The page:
In common with quite a few others, I’ve felt my identity being challenged in the past year. Or at least, my professional identity.
Once I had amassed enough regular work conducting choirs to feel that I could call myself a ‘professional conductor’ without exaggeration, it brought a sense of certainty to my life that had sometimes been lacking. It gave me a bit of drive and purpose, too, something which I had only intermittently possessed since mislaying it at about the age of 15.
Having a defined career identity as a musician gives you a nice easy answer to the perennial dinner-party question – ‘what do you do?’ It’s something people have heard of, and you’ll probably get an ‘ooh’ and a nod of approval (followed perhaps by surprise that people are paid to do that, and, if you’re lucky, rounded off with a chorus of ‘how nice to do something that you love’).
It also gives you excuses. Spent the morning in bed? Well, I’m a professional conductor and need to rest/decompress/have artistic epiphanies. Bought yourself an expensive shirt? Well, I’m a professional conductor and need to look the part. Plus it might be tax-deductible.
When that’s taken away, you have to come up with real answers to some of those questions, and it leaves you feeling more than a little raw. We all have blips, of course – I used to find they most often came in the summer, when I was less likely to be working. In the enforced downtime I’d take to doing something else, a new hobby, pastime, or interest, and the thought would creep up: maybe you should do this instead. Maybe you’re not a conductor really.
If this makes being a musician sound like a priestly vocation, maybe that’s not too far-fetched. The discernment process is long, perhaps life-long, and there’s no assurance of ever achieving the longed-for certainty that one is doing what one is called to do. I remember being surprised when seeking advice from a respected mid-career conductor about what to do next. He had just been appointed to a major job in a different country. How do you know whether you’re doing the right thing, or making the right move? His response: you never know.
If my summer blips were mild (and invariably swiftly erased by the excitement of the new term in September), the ongoing pandemic was not – indeed, is not. Between March and November 2020 I conducted at exactly one event, and there haven’t exactly been a great number since. Was I still a conductor? My identity gently unravelled as weeks of not conducting turned into months. My thoughts increasingly turned to what else I could ‘be’, throwing up all manner of alternately far-fetched or depressing answers. Once you set so much store by an identity – proudly displaying it on a Twitter bio or answering that dinner-party question, perhaps with eyes lowered in false modesty – the thought of losing it becomes even harder to countenance.
When I was younger, I became irritated with a friend who advertised herself as a ‘professional soprano’, even though I knew almost all the singing she did was unpaid. For me, ‘professional’ meant ‘making most of your money from’, not just doing something to a ‘professional standard’, whatever that means. Successfully replacing a drainpipe a couple of times wouldn’t make me a professional plumber. But by claiming that identity she had made a path for herself – it gave her the self-belief to go further, which she duly did.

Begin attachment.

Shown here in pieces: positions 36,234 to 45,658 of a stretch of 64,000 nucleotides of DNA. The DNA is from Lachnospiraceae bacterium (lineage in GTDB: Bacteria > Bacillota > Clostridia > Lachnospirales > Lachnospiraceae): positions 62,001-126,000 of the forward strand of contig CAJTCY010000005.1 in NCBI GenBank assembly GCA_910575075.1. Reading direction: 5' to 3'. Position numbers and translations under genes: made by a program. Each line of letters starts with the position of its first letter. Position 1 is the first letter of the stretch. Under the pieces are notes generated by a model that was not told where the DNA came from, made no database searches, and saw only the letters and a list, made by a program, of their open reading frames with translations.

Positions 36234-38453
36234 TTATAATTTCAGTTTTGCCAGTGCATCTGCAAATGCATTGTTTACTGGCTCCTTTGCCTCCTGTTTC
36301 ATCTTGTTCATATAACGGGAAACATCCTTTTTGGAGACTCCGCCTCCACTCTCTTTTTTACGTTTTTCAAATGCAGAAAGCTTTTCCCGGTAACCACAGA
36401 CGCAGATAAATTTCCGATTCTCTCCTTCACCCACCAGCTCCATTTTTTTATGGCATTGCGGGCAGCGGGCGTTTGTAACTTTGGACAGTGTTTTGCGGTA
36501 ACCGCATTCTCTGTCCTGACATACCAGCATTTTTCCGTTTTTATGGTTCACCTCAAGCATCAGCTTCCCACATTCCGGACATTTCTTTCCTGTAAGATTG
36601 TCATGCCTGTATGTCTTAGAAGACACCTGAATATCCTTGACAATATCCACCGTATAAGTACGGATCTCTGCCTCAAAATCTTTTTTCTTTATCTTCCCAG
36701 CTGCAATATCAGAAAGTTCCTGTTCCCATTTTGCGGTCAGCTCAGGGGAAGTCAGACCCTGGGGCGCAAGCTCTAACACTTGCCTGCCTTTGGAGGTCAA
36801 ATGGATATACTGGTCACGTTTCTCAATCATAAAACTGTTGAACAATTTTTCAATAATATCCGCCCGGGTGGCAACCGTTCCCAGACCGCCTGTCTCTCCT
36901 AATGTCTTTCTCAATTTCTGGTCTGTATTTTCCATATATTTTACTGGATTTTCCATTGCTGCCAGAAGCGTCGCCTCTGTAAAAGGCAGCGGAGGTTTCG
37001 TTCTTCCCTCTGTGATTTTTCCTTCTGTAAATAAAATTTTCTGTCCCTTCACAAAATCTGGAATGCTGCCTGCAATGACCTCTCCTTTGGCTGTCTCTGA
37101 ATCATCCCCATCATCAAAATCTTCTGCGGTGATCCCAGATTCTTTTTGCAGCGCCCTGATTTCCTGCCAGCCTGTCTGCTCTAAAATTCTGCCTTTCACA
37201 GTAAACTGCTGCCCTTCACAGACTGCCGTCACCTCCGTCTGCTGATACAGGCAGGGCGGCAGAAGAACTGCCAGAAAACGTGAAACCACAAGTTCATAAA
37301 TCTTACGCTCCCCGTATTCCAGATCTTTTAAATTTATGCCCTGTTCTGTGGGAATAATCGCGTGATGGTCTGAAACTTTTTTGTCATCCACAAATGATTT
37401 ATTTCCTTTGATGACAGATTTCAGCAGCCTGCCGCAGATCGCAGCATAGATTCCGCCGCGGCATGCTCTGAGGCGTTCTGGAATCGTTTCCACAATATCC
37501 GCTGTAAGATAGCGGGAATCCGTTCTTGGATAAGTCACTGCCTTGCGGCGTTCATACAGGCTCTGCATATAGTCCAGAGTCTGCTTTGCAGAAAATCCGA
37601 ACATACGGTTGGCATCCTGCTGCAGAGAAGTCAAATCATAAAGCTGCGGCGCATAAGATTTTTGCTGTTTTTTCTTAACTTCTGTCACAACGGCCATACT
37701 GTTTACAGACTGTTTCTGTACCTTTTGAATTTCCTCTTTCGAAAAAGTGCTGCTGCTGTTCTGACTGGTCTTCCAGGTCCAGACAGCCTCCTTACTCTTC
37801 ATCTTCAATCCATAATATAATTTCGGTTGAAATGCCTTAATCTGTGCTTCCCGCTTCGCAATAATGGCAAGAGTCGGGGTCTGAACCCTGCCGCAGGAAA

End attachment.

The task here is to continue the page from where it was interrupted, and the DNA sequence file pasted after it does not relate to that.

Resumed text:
The ‘professional’ and ‘amateur’ distinction (one I’m not especially sold on and which I’ve written about before) has been highlighted in recent weeks by the UK government’s decision to treat the two categories so differently. At the time of writing, professional singers may sing indoors in any number, whilst non-professionals are restricted to 6 singers. Suddenly, calling yourself a ‘professional’ not only gives you an identity, it permits you to actually do the thing at all. In response, we have observed the notion of ‘professionalism’ being wildly stretched by people desperate to be allowed to sing again, and I’m not sure I can blame them. One choral society inventively claimed their unpaid singers would be exempt by virtue of performing ‘in a professional environment’.
There’s a fragility to the ‘professional’ identity of a musician which the last year has exposed. Even here in the mid-lane, we’re probably only a few cancelled gigs or lost jobs away from a disaster which will compel us to leave the profession entirely. No wonder I agonised over that identity – if it is so brittle that it can crack, is it worth having?
Conductors are prone to imposter syndrome, even if they’re good at hiding it. It takes an unusually well-upholstered ego to regularly go up in front of large groups of people and to know with complete certainty that you should be the one up there on the podium leading them. (I try to remember the words of a teacher: when you are on the podium, you are the best conductor in the room.)
I remember my initial trepidation on beginning one of my first jobs, with the Cathedral Singers in Oxford (which I still direct). By dint of its demographic, this is a choir with, I am fairly certain, the highest proportion of PhDs per capita of any choir in the country. The thought briefly flashed across my mind – who am I to lead these people? – before I realised that I was in fact the expert when it came to what I was doing there: directing an ensemble.
For now, I think my identity is intact. But I suppose I wouldn’t want it to become too set, too ‘professional’, and leave no room for the other things in life. We all contain multitudes, after all.